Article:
I think stpetre has identified the longest regular services. Hope this helps!

 

Thank you Voldy. What I meant was did Sheffield buses (Sheffield Transport/ SYPTE) run a regular route to the Stoke on Trent area and did Lincolnshire Road Car bus routes actually come into Sheffield from wherever their starting point ?

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PMT (Potteries Motor Traction) was 'born' out of Midland Red when the Transport Act 1968 (started 1st January 1969) brought about the Passenger Transport Authorities.

Sheffield Transport with the old 'A', Joint Committee 'B' fleet and the Railway owned 'C' fleet were affected as the SYPTE would be taking over all the vehicles in April 1974. Leeds and Sheffield were not included in the original proposals when four PTE's were formed hence the delay.

Sheffield transferred its fleet of 49 single-deck and 633 double deck buses at this time, 399 of the dd's and all the sd's were available for one-man-operation.

The X53 Hanley - Sheffield came later and does not appear in the November 1970 Sheffield timetable.

 

Other than on hire, no Leeds City buses ran into Sheffield though the Green liveried West Riding Omnibuses (Wakefield based) operated jointly with YTC and Sheffield on the 67 route which had resumed its through service in March 1949 after WW2. These might have been what you saw in the 60's.

I believe the Gainsborough route became a joint operation with East Midland and Lincolnshire Roadcar.

 

I think stpetre has identified the longest regular services. Hope this helps!

 

Potteries Motor Traction began as a tram operating company (Potteries Electric Traction) in the late 19th or early 20th century and change name to Potteries Motor Traction in 1933. Nothing at all to do with Midland Red or the 1968 transport act. Midland Red lost its operations in the West Midlands PTE area in the early 1970s but the rest of the company remained intact until being broken up in the early 1980s for the privatisation of the National Bus Company.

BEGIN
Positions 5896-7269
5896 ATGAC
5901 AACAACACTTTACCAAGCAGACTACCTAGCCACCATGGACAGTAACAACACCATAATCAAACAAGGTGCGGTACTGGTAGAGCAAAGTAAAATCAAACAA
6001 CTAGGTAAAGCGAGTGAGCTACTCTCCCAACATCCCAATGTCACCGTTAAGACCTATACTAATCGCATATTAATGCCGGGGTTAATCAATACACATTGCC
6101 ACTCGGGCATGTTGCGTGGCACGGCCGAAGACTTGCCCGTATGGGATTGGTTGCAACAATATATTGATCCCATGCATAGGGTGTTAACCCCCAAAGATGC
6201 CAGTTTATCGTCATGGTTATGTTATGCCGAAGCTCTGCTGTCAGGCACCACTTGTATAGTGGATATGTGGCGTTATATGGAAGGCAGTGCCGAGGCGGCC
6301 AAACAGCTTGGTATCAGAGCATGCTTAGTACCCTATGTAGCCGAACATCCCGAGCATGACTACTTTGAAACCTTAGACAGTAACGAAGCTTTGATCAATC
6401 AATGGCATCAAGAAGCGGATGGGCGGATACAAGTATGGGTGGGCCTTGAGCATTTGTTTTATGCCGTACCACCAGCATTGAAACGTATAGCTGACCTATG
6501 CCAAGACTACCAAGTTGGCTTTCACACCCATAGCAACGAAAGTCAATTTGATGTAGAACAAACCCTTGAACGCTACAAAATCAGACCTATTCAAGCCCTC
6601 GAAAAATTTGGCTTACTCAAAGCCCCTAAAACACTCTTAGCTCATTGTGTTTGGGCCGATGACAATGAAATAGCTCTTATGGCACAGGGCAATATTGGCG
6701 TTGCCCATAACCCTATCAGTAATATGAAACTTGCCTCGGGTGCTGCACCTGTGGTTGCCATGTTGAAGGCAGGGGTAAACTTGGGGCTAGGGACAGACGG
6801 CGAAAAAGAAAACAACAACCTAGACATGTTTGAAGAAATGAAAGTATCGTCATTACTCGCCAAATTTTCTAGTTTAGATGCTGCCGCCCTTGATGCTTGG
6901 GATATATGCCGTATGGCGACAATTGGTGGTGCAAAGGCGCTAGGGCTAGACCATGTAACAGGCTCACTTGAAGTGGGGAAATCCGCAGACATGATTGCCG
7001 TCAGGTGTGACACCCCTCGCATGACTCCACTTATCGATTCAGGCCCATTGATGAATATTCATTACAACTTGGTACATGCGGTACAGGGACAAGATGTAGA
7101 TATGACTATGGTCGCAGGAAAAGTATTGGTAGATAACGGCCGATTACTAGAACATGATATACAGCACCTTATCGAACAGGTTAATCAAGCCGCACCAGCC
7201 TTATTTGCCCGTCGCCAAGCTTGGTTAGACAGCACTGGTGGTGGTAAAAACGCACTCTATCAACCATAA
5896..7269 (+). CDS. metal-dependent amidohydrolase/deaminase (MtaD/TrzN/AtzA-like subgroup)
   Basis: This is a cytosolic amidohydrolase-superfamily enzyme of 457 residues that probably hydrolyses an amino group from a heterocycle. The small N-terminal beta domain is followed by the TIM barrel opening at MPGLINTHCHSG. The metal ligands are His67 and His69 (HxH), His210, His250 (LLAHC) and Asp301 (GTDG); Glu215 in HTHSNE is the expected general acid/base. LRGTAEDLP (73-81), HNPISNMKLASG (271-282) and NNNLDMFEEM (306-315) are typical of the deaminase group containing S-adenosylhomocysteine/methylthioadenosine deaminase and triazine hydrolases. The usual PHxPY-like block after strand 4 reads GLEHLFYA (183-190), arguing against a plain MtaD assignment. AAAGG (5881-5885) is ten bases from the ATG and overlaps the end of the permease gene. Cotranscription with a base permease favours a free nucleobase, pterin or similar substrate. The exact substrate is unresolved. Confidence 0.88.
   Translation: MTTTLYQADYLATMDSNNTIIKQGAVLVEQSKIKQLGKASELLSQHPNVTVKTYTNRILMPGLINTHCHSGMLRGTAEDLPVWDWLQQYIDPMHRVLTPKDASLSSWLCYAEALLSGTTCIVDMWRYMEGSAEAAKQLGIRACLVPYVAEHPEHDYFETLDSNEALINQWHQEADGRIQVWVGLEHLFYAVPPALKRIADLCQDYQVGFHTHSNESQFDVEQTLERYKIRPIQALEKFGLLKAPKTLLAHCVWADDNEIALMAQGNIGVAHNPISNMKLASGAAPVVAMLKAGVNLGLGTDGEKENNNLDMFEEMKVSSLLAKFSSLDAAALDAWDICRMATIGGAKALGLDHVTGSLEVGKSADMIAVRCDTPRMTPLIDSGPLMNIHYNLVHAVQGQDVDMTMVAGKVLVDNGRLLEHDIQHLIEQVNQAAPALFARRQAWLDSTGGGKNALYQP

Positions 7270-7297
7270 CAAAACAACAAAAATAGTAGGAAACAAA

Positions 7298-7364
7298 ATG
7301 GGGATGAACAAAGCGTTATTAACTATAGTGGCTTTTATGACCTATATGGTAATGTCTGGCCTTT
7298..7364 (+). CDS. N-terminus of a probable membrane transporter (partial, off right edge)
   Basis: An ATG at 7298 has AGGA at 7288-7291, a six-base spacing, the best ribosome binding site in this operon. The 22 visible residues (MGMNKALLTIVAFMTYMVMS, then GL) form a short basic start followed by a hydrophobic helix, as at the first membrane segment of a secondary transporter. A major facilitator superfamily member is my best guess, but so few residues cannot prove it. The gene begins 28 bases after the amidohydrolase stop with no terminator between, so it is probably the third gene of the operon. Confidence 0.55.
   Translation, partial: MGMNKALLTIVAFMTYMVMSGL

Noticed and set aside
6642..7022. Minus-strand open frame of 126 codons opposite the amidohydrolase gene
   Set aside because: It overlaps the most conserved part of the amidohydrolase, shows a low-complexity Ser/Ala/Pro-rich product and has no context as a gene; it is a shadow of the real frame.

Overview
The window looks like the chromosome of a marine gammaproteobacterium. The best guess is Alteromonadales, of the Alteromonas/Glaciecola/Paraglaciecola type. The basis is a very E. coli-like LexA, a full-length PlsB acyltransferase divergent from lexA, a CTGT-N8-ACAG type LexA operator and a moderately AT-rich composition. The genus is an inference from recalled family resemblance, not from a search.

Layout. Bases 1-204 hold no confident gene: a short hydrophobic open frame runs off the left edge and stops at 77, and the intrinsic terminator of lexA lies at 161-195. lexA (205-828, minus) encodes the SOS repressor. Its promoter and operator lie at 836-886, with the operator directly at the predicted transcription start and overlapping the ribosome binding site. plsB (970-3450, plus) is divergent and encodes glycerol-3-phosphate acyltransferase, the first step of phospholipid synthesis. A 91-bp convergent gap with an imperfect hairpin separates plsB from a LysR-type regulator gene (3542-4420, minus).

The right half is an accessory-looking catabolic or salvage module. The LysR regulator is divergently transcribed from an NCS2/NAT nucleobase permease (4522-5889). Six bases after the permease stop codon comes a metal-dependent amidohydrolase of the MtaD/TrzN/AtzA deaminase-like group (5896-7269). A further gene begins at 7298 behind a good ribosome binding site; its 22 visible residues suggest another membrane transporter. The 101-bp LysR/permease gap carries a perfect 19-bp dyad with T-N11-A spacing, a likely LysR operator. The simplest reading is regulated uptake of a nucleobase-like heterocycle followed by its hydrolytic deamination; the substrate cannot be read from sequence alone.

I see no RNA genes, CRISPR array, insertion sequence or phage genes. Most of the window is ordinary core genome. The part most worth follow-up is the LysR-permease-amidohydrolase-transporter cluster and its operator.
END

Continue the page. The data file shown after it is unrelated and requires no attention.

PMT did not operate buses to Sheffield until the mid 1970s when their existing Hanley to Buxton service was combined with the Trent service from Sheffield to Buxton. No Sheffield bus ever operated to Stoke. Until 1968 that Sheffield to Buxton service was jointly operated by Sheffield JOC and North Western Road Car as route 84, this being one of the routes taken over by the National Bus Company when the JOC finished.

 

A quick look at a 1967 timetable shows that on journeys to/from Gainsborough a change of vehicle was required at Retford, implying that Lincolnshire Road Car buses did not get to Sheffield, but in the early 1970s timetables the need to change is not mentioned, so I am not certain on this.

 

As well as the Leeds route Sheffield also had jointly operated routes to Bradford (route 66) and Huddersfield (route 68 ), the latter being extended in the late 60s/early 70s to Halifax.

Edited by Library

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I remember the 365 Hurlfield school bus used to come down Maltravers Rd with the upper deck back seat hanging out of the rear window. :hihi::hihi::hihi:

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Old Bus Routes of Sheffield – Information needed

 

I recall from the Mid 60s the number 3 Sheffield – Mansfield bus passing through Frecheville. The Mansfield – Sheffield bus ditto. The bus was a double-decker in East Midland livery – dark green.

 

I also remember the Number 12 Sheffield – Chesterfield via Woodseats and Meadowhead. The bus was also a double-deck bus. It’s possible the bus wouldn’t let a passenger alight afore the Norton Hotel?

 

These 12 and the 3 buses always looked as if they were crying out to be cleaned.

 

Another bus to Chesterfield from Pond Street was the number 99 service. This bus went via East Bank Road, Gleadless Valley, Gleadless Town End, Ridgeway, Ford, Marsh Lane, Middle Handley (Devonshire arms?) and Barrow Hill.

 

The 99 was run jointly by Sheffield Corporation and East Midland Motor Service. The bus on this route was single-decker due to the low bridge at Barrow Hill. I remember seeing on occasion a double-deck bus on this route, and I presume passengers for Chesterfield would have had to change bus at Barrow Hill.

 

This reminds me of a track on the LP / CD Some Call it Godcore, by half man half biscuit. “Tour Jacket with Detachable Sleeves”. It mentions near the end of the song about a double-decker bus attempting to pass under a bridge with tragic consequences. LOL